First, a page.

Would you walk up to a stranger at the mall, park, pool, street and ask to put their names and contact information in your cell phone or send them a Facebook friend request? I hope not. I also hope you will bear this in mind in your LinkedIn dealings.
LinkedIn is for forming professional relationships, so that you can help be a resource to others and call on others to be a resource for you. It's not for collecting connections for the heck of it. It's not about how many connections you have but about how well you know the majority of the people in your LinkedIn network so that when you can help -- with a recommendation, referral, introduction -- you can and when you need that same help you know whom to call on.
Here are three tips when it comes to your LinkedIn network -- one for extending LinkedIn invitations, one for getting to know more of your current connections and one for handling invites from random people you don't know.
1. No strangers allowed.
You should ask to be "linked" only to people you actually know from throughout your career. Coworkers, managers, colleagues, vendors, clients, people in the same professional organizations and networking chapters. Friends and family, so long as you keep it professional on LinkedIn and save the personal sharing for Facebook.
You can be linked to others whom you've met briefly but long enough to chat about your professions and exchange business cars or contact information. I'm talking people you meet at trade shows or at a networking event or while stuck on a delayed work flight.
You can be linked to others whom you've me virtually if you share a connection. Perhaps someone introduced you thinking you should know each other. Perhaps you reach out to someone who went to your same college and lives in your same small town and you make plans to meet up soon in person. That's cool.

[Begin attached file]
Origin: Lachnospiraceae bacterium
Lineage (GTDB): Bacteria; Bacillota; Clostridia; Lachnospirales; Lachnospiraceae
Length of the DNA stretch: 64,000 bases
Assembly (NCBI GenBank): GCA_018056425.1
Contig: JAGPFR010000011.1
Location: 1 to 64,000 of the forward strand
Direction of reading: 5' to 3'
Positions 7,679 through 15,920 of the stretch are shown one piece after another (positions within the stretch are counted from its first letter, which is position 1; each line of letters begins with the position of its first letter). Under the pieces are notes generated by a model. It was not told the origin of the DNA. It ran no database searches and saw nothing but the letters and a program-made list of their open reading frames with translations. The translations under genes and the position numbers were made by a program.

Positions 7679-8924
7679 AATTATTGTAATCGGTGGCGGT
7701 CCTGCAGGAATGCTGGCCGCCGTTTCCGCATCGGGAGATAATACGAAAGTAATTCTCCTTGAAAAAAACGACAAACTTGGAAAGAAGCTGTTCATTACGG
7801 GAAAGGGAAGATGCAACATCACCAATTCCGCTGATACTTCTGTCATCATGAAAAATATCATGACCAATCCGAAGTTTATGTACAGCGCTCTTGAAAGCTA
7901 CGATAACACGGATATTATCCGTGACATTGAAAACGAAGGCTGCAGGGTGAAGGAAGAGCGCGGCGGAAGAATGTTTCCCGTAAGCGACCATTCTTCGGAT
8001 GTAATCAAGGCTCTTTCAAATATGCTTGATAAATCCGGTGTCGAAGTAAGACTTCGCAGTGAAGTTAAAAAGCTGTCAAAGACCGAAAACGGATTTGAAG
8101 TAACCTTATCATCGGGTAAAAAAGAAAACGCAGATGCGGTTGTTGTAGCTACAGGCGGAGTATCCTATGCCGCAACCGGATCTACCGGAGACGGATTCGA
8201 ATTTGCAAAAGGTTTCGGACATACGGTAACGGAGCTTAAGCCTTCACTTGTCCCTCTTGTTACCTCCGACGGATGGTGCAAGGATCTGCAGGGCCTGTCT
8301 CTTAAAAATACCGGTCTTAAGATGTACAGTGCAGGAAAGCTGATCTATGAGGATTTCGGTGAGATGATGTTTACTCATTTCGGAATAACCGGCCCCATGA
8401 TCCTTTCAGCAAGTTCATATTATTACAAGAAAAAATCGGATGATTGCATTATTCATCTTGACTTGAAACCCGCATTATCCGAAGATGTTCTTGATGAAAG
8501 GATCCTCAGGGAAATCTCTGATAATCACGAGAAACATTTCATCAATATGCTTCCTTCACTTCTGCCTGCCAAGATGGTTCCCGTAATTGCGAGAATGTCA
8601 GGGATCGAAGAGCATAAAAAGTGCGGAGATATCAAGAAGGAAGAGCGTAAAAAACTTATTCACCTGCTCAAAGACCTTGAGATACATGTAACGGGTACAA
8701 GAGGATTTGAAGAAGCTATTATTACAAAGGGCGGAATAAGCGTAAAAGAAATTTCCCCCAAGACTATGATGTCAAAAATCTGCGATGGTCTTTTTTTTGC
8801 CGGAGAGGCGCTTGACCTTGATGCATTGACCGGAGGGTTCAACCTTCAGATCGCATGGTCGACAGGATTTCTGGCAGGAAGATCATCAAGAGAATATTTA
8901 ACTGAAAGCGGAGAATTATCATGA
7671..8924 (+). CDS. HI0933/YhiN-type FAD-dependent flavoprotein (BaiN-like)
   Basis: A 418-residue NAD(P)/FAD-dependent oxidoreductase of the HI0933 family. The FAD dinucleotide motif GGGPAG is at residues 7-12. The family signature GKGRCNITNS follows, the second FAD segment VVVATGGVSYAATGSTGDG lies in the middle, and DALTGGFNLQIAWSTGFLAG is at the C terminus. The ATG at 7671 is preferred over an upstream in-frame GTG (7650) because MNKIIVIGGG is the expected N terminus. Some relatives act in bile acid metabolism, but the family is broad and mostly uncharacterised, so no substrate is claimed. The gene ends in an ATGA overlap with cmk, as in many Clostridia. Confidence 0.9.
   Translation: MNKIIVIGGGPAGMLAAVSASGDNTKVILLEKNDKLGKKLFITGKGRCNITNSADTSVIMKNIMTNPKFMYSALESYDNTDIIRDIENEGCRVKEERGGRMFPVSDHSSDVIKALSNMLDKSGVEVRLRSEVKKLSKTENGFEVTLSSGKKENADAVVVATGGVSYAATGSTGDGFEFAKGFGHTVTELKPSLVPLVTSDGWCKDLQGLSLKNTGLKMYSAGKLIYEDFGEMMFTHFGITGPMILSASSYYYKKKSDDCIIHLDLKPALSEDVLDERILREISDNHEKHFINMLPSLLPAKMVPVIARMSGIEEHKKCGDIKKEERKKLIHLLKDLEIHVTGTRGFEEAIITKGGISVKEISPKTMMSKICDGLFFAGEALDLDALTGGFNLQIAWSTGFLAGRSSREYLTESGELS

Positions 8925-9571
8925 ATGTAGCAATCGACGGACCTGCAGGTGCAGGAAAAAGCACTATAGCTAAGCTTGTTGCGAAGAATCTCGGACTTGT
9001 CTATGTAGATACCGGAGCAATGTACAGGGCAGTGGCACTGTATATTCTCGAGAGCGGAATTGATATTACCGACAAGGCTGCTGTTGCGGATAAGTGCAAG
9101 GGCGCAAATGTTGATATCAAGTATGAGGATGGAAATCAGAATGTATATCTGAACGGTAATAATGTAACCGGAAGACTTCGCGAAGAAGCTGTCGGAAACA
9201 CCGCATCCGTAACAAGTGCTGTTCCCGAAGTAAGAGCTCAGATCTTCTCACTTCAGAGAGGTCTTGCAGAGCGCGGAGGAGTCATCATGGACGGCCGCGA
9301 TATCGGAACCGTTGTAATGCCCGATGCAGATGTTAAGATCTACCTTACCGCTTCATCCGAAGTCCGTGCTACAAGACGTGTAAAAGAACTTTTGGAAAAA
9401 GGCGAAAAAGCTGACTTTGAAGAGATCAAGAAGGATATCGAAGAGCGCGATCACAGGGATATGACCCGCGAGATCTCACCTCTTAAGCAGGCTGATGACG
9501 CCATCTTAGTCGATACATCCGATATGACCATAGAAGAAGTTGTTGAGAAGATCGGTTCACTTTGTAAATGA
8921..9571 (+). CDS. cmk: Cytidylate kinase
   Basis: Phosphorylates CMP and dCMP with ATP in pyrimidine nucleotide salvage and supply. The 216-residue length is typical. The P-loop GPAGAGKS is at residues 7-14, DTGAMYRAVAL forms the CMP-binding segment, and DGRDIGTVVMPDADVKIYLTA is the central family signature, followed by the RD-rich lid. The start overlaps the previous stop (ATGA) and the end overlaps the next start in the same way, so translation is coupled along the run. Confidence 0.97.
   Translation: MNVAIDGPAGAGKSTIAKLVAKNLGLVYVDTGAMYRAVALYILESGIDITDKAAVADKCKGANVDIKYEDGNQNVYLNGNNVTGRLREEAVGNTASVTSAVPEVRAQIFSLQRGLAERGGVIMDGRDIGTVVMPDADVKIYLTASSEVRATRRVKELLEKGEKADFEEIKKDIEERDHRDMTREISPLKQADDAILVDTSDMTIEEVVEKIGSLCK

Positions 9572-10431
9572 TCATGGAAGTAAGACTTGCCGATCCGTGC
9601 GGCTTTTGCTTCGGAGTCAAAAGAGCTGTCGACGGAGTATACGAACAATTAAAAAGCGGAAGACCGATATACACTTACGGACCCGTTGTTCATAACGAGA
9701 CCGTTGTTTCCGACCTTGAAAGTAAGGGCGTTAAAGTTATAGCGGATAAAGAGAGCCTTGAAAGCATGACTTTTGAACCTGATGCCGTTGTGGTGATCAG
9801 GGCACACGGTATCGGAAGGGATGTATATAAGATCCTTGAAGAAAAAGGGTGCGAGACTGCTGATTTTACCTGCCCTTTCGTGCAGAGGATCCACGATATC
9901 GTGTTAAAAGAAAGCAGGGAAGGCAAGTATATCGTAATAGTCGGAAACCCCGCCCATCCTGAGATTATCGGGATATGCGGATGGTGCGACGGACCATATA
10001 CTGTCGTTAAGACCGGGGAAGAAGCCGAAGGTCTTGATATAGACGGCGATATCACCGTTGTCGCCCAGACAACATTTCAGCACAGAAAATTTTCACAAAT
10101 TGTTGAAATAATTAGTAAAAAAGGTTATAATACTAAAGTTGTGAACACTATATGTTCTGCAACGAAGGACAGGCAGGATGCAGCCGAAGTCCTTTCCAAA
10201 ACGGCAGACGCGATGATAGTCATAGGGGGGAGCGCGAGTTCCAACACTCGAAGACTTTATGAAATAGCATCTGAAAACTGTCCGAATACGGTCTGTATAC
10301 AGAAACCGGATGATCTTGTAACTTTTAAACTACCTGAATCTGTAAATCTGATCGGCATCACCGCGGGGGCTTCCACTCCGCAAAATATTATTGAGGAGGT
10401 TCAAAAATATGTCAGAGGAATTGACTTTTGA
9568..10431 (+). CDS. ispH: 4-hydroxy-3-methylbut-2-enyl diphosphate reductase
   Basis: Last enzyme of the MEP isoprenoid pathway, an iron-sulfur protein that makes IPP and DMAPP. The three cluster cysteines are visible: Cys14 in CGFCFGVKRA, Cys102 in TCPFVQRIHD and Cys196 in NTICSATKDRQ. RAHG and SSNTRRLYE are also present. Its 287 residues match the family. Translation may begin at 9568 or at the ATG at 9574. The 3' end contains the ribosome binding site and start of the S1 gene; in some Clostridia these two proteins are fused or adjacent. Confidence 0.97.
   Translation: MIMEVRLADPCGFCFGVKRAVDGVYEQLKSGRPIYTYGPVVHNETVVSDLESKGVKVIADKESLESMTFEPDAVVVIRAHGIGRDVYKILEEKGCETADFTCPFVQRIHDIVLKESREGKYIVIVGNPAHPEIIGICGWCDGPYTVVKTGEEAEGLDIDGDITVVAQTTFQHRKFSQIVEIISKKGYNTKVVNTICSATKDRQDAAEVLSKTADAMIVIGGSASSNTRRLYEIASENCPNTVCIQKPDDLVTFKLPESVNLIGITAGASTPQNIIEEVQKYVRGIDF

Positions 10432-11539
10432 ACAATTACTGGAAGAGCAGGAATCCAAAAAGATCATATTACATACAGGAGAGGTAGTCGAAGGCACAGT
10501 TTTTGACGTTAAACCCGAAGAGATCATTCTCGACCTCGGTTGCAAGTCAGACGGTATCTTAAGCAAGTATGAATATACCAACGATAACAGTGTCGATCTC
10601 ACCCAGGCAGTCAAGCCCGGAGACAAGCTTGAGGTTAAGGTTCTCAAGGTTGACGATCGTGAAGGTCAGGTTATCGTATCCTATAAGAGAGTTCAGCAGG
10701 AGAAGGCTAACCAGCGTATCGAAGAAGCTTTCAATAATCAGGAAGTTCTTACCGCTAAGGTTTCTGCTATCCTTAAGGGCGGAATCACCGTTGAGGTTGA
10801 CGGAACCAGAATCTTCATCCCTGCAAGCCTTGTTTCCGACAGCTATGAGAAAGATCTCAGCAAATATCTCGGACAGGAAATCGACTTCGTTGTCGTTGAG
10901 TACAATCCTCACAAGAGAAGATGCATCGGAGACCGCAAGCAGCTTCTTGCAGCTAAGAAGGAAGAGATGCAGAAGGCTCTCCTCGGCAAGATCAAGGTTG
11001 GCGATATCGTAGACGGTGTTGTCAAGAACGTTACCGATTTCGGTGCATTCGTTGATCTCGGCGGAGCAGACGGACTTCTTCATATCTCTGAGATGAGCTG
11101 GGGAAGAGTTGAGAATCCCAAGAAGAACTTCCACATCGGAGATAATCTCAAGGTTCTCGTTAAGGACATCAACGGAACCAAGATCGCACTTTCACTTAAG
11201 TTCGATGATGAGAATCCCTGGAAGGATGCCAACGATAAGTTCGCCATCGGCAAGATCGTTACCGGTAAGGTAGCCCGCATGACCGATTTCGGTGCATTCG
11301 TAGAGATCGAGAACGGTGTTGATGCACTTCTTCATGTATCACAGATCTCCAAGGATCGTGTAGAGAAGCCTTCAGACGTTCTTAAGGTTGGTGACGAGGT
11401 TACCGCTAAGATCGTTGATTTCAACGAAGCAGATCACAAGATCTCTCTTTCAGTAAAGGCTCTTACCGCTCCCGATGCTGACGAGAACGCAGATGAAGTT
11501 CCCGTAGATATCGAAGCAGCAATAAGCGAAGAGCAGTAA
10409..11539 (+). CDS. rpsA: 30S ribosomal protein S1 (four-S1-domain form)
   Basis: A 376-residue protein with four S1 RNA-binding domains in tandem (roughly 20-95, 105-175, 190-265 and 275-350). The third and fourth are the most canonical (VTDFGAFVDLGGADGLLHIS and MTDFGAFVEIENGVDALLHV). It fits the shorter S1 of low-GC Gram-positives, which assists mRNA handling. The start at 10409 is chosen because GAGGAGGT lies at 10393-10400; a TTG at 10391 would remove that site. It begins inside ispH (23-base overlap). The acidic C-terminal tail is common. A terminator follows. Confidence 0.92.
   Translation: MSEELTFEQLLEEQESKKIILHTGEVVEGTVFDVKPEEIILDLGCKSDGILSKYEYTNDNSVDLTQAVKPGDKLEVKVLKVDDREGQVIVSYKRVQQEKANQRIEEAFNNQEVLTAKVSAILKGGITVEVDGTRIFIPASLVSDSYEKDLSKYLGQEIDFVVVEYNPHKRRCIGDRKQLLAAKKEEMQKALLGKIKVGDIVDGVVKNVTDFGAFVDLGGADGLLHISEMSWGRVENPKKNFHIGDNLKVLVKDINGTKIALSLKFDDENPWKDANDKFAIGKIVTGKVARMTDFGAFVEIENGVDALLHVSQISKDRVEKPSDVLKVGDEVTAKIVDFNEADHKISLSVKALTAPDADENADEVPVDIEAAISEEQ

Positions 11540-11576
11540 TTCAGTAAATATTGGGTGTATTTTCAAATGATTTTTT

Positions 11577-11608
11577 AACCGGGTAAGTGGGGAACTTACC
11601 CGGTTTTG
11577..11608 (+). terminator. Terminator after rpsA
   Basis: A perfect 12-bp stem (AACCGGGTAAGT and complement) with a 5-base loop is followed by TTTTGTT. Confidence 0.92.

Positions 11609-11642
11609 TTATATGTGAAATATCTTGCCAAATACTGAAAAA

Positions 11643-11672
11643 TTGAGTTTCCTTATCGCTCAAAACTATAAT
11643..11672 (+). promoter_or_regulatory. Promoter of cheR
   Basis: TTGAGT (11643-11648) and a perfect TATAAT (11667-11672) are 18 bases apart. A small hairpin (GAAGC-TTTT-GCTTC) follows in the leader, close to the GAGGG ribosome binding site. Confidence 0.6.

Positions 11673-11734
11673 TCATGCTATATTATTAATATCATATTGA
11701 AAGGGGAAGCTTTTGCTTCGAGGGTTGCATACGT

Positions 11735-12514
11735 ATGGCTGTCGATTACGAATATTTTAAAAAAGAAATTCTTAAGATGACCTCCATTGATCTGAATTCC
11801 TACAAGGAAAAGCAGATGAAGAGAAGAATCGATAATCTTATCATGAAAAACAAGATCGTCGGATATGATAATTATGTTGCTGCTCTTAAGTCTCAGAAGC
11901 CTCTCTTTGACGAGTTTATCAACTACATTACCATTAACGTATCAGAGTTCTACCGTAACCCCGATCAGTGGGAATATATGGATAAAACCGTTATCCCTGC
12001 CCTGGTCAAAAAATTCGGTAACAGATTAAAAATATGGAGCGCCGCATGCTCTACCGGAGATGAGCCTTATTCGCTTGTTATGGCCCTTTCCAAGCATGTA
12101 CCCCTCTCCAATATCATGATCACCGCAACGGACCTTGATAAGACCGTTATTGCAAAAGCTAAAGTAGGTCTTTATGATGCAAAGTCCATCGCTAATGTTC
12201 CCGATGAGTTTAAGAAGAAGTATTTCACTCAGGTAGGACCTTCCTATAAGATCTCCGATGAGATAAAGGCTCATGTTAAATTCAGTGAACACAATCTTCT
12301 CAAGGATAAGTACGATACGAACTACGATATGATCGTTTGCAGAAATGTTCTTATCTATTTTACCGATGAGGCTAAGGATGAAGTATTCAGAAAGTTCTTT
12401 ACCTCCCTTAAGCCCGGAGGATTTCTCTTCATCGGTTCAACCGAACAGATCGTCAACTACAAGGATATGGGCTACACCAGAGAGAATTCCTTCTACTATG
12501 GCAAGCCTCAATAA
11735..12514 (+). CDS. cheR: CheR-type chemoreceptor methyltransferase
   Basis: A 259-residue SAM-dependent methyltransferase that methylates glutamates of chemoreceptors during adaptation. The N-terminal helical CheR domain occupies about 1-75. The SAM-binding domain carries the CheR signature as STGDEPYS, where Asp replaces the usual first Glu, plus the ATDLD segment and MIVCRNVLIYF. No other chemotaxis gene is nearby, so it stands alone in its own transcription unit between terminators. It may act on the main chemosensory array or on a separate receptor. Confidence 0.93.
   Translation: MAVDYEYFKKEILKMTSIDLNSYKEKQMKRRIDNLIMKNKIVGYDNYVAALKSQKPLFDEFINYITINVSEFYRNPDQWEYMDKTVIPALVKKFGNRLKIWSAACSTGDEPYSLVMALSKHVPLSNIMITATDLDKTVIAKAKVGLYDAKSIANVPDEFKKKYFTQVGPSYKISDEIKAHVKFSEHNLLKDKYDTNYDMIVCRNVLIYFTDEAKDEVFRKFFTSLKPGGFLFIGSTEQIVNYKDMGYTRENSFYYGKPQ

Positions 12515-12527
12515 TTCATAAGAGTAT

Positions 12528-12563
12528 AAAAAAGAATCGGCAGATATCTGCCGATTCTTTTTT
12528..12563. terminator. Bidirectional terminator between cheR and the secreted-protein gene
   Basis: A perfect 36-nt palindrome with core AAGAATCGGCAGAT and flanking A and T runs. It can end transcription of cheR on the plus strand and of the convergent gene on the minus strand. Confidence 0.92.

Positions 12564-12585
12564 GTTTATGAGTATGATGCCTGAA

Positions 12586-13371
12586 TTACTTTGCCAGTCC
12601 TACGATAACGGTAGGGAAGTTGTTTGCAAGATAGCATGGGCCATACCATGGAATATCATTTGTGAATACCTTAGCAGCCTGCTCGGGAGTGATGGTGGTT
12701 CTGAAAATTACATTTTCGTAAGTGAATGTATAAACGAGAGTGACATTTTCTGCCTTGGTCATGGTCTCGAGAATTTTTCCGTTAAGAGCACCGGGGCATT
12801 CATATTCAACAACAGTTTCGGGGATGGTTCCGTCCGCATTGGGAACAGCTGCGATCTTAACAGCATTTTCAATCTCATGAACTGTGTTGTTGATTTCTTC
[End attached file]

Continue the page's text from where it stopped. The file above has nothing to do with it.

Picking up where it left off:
I became connected recently to a woman in a similar field -- marketing -- who'd reached out after reading one of my columns and offered a point of view I'd never thought of. We "talked" back and forth a few times before I extended an invite. She's someone I'd like to stay in touch with for future columns, and I said as much in the note I included in my invite. That's another thing; it's always nice to include a note about how you know each other (I enjoyed meeting you at my husband's holiday party.) or why you'd like to keep in touch via LinkedIn.
2. Get to know your network.
Are you reading this thinking "Oh no, I've hoarding LinkedIn connections. Who are all of these people?" Don't worry; you can regain some control of your network and have a better LinkedIn experience for it.
First, go through your connections and consider unlinking from people you really don't know at all or have nothing -- alma mater, employer, group -- in common as far as you can tell.
Second, for those you have only a slight understanding of how you are connected, send personal LinkedIn messages. You can ask how they've been or what's new in their careers and share something about you. If they're local, you can ask to meet up for coffee to put a face to a name or to reconnect or chat about work.
Note that this process could take a while. Maybe make a deal with yourself to send a certain number of notes a week.
3. Grow your network thoughtfully.
Don't accept every invitation to connect. If you're a lawyer in Indianapolis do you need to be connected to a start-up entrepreneur in Seattle whom you don't know?
If someone sends you an invitation and it appears you have something in common or some reason to connect, consider it. It would be nice if this person included a note to make their case. But if not, do some digging. You could, for example, send a reply saying something like "Hey, I see you're a photographer in Charlotte. I'm a public relations pro here and sometimes need photographers. How about we meet up to discuss our work?" Or if the person isn't local, ask to catch up by phone. You could reply with "Hey, I see we both went to the same college. I'd love to chat about how you keep up with other alumni."
What you have to remember is if you don't know your connections, they can't help you get your next great job, meet your next manager, land the next big fish client, find the ideal hire and basically continue to kill it professionally.